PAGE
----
First, it does not represent natural outlook of Russian people. Latter are, by and large, friendly to outside world, eager for experience of it, eager to measure against it talents they are conscious of possessing, eager above all to live peace and enjoy fruits of their own labor. Party line only represents thesis which official propaganda machines puts forward with great skill and persistence to a public often remarkably resistant in the stronghold of its innermost thoughts. But party line is binding for outlook and conduct of people, and government and it is exclusively with these that we have to deal.
Second, please note that premises on which this party line is based are for most part simply not true. Experience has shown that peaceful and mutually profitable coexistence of capitalist and socialist states is entirely possible. Basic internal conflicts in advanced countries are no longer primarily those arising out of capitalist ownership of means of production, but are ones arising from advanced urbanism and industrialism as such, which Russia has thus far been spared not by socialism but only by her own backwardness. Internal rivalries of capitalism do not always generate wars; and not all wars are attributable to this cause. To speak of possibilities of intervention against USSR today, after elimination of Germany and Japan and after example of recent war, is sheerest nonsense. If not provoked by forces of intolerance and subversion "capitalist" world of today is quite capable of living at peace with itself and with Russia. Finally, no sane person has reason to doubt sincerity of moderate Socialist leaders in Western countries. Nor is it fair to deny success of their efforts to improve conditions for working population whenever, as in Scandinavia, they have been given chance to show what they can do.
Falseness of these premises, every one of which predates recent war, was amply demonstrated by that conflict itself. Anglo-American differences did not turn out to be major differences of Western world. Capitalist countries, other than those of Axis, showed no disposition to solve their differences by joining in crusade against USSR. Instead of imperialist war turning into civil wars and revolutions, USSR found itself obliged to fight side by side with capitalist powers for an avowed community of aims.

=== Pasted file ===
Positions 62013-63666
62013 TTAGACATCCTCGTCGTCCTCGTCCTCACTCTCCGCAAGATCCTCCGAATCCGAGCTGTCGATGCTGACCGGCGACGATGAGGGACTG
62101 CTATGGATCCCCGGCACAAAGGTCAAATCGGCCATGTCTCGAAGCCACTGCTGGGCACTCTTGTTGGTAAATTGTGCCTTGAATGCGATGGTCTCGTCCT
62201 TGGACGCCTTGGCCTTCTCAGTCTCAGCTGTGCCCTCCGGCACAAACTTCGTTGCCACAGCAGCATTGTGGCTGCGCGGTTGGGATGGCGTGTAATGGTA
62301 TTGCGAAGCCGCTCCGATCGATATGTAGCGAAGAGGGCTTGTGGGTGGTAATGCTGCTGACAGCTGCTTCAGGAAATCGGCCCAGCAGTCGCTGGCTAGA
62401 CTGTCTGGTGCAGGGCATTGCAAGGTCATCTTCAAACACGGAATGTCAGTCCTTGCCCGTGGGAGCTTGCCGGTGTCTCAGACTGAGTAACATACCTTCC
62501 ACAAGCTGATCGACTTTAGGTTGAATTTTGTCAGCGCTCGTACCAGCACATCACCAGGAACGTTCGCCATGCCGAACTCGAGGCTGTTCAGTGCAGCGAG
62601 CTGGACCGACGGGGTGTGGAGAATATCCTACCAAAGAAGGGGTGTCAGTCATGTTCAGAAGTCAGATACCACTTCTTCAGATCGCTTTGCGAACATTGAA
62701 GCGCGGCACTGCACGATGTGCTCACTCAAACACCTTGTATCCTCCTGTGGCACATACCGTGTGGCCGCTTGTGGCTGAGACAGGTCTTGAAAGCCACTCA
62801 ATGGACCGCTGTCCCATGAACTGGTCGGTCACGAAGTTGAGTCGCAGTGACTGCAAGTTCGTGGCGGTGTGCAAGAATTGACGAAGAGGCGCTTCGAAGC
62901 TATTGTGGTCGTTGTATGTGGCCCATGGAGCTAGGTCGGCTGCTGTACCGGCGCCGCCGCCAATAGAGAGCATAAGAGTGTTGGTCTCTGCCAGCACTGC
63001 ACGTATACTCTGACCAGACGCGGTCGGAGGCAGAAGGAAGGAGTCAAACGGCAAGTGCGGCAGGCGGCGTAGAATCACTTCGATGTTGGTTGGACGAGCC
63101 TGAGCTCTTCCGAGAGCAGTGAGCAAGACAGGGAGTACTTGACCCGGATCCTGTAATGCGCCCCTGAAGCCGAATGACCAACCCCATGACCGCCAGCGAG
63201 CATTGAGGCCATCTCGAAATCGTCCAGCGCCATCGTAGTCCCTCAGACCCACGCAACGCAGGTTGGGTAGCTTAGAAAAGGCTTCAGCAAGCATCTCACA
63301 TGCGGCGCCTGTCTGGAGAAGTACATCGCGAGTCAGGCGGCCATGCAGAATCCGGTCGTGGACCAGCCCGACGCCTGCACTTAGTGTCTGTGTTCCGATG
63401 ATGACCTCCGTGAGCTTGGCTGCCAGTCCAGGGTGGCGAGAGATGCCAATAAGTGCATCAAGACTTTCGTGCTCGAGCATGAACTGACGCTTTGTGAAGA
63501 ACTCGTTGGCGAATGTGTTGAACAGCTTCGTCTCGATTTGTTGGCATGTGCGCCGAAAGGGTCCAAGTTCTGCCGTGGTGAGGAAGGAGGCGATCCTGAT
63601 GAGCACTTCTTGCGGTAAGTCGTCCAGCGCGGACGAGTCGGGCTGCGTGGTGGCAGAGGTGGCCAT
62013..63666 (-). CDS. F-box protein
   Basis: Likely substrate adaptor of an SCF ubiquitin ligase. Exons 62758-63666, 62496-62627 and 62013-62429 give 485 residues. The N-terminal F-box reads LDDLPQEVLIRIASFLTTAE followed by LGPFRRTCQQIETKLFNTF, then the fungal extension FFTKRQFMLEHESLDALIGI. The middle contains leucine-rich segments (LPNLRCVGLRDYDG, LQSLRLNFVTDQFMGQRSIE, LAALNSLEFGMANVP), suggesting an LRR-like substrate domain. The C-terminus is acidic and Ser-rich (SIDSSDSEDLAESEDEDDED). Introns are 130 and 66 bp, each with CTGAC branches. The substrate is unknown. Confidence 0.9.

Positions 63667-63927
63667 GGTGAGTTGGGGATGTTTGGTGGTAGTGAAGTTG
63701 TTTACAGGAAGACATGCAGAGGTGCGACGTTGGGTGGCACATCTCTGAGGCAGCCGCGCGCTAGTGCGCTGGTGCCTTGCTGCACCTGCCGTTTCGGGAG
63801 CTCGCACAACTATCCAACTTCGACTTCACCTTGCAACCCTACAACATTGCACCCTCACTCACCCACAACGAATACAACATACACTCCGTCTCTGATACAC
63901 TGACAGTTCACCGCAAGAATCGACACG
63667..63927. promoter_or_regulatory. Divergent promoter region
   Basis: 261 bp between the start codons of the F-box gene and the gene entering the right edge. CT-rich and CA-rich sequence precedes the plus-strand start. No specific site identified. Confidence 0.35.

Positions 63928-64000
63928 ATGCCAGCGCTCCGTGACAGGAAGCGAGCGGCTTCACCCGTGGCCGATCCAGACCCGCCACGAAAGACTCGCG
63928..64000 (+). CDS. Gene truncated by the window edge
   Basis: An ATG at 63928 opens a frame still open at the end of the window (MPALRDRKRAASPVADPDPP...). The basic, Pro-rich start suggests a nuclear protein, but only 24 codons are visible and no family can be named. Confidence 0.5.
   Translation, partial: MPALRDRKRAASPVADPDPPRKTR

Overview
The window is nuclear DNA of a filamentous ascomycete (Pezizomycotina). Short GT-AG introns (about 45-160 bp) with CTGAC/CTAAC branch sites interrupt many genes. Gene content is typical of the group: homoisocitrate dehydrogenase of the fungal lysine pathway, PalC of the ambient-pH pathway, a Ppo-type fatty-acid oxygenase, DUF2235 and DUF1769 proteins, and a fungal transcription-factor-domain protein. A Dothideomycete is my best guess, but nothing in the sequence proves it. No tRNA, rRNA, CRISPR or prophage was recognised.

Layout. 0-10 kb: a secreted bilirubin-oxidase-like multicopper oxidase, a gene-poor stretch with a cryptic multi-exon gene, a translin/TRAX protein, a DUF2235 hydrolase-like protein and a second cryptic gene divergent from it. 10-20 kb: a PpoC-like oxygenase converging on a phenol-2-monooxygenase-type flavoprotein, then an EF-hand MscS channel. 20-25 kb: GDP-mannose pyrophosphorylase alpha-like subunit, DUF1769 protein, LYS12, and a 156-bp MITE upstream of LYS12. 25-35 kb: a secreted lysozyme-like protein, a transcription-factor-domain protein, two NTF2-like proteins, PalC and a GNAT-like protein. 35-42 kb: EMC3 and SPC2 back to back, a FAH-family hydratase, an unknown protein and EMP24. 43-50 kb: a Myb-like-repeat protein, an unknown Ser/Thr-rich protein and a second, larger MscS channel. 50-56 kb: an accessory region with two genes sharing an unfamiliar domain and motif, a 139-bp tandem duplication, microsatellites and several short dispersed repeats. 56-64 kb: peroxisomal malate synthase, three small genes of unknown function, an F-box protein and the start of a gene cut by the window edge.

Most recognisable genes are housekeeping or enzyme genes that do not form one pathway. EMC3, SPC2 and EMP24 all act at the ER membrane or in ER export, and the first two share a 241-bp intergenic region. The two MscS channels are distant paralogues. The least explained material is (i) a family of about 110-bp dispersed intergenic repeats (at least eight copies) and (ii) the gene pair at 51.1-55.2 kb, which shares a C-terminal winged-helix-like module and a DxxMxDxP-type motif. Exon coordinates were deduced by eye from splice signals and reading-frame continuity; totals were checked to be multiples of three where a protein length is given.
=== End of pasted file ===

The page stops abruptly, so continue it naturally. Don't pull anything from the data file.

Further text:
Nevertheless, all these theses, however baseless and disproven, are being boldly put forward again today. What does this indicate? It indicates that the Soviet party line is not based on any objective analysis of the situation beyond Russia's borders; that it has, indeed, little to do with conditions outside of Russia; that it arises mainly from basic inner-Russian necessities which existed before recent war and exist today.
At the bottom of the Kremlin's neurotic view of world affairs is traditional and instinctive Russian sense of insecurity. Originally, this was insecurity of a peaceful agricultural people trying to live on vast exposed plain in neighborhood of fierce nomadic peoples. To this was added, as Russia came into contact with economically advanced West, fear of more competent, more powerful, more highly organized societies in that area. But this latter type of insecurity was one which afflicted rather Russian rulers than Russian people; for Russian rulers have invariably sensed that their rule was relatively archaic in form, fragile and artificial in its psychological foundation, unable to stand comparison for contact with political systems of Western countries. For this reason they have always feared foreign penetration, feared direct contact between Western world and their own, feared what would happen if Russians learned truth about world without or if foreigners learned truth about world within. And they have learned to seek security only in patient but deadly struggle for total destruction rival power, never in compacts and compromises with it.